Caramelized Cipollini Onions Are the Magic Your Winter Salad Needs

Matthew and Emily Clifton

Once the weather turns cold, it becomes harder and harder to keep salads interesting. Most of our favorite add-ins are a distant memory (I'm looking at you, glorious heirloom tomato). A trip down the produce aisle, or even to the farmers market, can feel more like a challenge than an inspiration. But this is when, with a little creative thinking, great ideas are born.

In this case, we decided to pair gorgeously sweet, meltingly tender roasted cipollini onions with red cabbage, bitter chicory, walnuts, and crumbled goat cheese. The combination hits all the notes you want in a hearty salad, with a variety of flavors and textures, from very soft to crispy and crunchy.

Red cabbage, one of our favorite winter vegetables, is completely undeserving of its frumpy reputation. Like a rom-com actress who takes off her glasses and is suddenly a knockout, red cabbage is fantastic when prepared well. The fact that it also happens to be extremely nutritious—it's packed with vitamin C, vitamin K, fiber, and phytonutrients—is just a bonus. Here, its mildly sweet flavor and crunchy bite bridge the divide between those sweet, soft onions and the bracingly bitter chicory leaves.


But the star of this salad is definitely the cipollini onions. If you've never tried them, now is the perfect time. Once hard to find, these small, puck-shaped alliums are now popping up all over the place. They have a higher sugar content than regular white or yellow onions, which means that they brown beautifully and turn even sweeter as they caramelize. We often cook them with meat, particularly pork and duck, but in this case, they add depth and variety to the salad bowl.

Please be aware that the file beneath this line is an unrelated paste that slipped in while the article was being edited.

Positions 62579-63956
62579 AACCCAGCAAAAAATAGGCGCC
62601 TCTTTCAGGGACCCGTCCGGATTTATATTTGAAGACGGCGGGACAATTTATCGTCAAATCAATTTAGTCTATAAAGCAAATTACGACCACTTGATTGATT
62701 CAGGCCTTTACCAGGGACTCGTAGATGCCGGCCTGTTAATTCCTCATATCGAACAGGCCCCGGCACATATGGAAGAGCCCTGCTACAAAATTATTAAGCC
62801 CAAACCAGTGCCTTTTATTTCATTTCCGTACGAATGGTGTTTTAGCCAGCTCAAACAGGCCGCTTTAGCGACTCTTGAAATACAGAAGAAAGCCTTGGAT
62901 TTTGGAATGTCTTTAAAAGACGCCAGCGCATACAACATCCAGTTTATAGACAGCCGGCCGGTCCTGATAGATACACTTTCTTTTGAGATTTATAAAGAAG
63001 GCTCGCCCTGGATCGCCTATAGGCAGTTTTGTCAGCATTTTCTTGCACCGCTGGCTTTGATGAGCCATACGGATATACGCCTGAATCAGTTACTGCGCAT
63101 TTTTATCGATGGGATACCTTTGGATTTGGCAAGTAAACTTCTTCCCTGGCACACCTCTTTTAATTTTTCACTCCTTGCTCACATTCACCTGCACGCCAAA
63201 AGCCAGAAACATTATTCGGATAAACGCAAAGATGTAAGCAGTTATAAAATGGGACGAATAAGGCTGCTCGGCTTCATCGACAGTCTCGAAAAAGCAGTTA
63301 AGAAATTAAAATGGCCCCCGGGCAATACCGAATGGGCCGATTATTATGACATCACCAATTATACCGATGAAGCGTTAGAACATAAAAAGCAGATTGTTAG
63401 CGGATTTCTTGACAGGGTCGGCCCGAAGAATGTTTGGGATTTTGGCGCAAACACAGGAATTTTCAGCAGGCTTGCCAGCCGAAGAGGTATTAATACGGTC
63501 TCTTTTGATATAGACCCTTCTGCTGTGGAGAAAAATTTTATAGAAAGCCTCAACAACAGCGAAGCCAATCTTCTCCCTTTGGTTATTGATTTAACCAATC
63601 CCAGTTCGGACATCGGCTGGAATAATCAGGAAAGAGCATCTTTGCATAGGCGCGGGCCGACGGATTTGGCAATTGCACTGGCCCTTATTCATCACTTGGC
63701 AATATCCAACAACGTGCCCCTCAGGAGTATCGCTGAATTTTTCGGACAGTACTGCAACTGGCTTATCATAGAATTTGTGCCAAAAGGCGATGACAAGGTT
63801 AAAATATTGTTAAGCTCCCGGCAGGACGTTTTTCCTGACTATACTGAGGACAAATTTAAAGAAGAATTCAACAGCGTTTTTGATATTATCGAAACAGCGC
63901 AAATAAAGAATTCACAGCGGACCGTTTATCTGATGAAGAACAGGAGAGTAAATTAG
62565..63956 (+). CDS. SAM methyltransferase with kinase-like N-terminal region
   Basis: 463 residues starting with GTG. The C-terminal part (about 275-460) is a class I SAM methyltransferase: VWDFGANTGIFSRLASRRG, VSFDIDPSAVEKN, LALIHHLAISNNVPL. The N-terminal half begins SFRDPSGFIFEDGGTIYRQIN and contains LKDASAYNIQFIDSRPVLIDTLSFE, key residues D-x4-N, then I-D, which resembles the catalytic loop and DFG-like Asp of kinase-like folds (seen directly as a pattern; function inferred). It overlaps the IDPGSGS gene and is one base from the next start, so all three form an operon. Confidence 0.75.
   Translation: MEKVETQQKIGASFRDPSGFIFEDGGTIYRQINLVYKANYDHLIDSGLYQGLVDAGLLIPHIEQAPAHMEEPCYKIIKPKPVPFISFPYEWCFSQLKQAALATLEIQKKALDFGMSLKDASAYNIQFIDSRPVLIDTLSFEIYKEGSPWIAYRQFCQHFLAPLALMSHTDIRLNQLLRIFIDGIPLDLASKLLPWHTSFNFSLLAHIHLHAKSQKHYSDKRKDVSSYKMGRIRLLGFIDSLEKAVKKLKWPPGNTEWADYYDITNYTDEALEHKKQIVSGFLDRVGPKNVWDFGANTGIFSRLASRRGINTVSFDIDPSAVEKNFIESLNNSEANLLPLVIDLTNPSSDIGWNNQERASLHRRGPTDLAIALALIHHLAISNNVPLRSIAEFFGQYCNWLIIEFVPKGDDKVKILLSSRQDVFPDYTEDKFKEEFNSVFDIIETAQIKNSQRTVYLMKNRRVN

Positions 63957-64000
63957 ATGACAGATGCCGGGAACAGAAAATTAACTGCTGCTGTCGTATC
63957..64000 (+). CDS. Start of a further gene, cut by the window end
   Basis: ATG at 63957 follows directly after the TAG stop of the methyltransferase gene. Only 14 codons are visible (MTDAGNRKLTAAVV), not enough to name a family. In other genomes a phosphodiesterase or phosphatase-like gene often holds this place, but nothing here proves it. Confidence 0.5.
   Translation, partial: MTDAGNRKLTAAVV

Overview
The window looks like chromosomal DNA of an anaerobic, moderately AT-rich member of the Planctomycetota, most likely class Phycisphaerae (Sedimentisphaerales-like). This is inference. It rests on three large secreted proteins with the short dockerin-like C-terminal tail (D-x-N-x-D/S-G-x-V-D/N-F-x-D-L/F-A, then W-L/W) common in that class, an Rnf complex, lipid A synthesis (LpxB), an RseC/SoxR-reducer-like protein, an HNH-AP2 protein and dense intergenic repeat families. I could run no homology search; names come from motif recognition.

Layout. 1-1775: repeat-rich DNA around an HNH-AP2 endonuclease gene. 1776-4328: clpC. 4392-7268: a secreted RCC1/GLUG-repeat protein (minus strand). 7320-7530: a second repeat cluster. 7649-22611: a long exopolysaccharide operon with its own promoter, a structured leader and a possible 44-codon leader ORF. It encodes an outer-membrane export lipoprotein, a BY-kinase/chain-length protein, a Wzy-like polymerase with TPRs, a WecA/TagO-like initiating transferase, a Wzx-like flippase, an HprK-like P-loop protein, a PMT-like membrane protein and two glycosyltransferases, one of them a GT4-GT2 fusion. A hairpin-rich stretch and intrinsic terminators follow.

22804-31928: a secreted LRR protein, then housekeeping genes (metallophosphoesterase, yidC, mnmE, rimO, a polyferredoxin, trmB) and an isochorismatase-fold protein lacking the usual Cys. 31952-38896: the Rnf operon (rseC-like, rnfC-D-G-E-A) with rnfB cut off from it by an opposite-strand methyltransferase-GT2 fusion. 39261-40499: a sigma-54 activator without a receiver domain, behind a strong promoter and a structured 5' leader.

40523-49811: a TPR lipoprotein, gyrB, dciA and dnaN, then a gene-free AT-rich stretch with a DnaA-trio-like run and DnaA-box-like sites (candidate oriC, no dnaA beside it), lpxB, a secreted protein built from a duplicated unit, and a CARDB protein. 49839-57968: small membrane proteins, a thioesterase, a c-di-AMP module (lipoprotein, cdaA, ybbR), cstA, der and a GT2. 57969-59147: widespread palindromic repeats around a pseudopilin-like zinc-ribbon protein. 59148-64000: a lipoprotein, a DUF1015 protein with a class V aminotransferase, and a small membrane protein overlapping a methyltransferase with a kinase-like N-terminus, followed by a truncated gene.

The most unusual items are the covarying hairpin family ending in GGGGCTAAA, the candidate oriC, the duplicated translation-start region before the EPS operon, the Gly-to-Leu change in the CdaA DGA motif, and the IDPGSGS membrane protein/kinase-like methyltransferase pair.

If you find the onions too difficult to peel, you can plunge them into boiling water for a minute, then drain them and rinse with cold water—you'll find the skins much easier to remove. Once they're peeled, just toss them with oil and a few sprigs of thyme, and throw them in the oven until they're very soft and well browned.


A note about the cheese: Aged goat cheese, which we recommend here, has a sharper, more pungent flavor that adds a layer of depth to this salad, but fresh goat cheese (chèvre) would be a good substitute. If goat cheese isn't your thing, a mild, creamy blue would be a fine choice, though you could also just leave the cheese out.

This salad would be a great accompaniment to a Thanksgiving turkey or a Christmas roast beef. The only danger is that it might steal the show.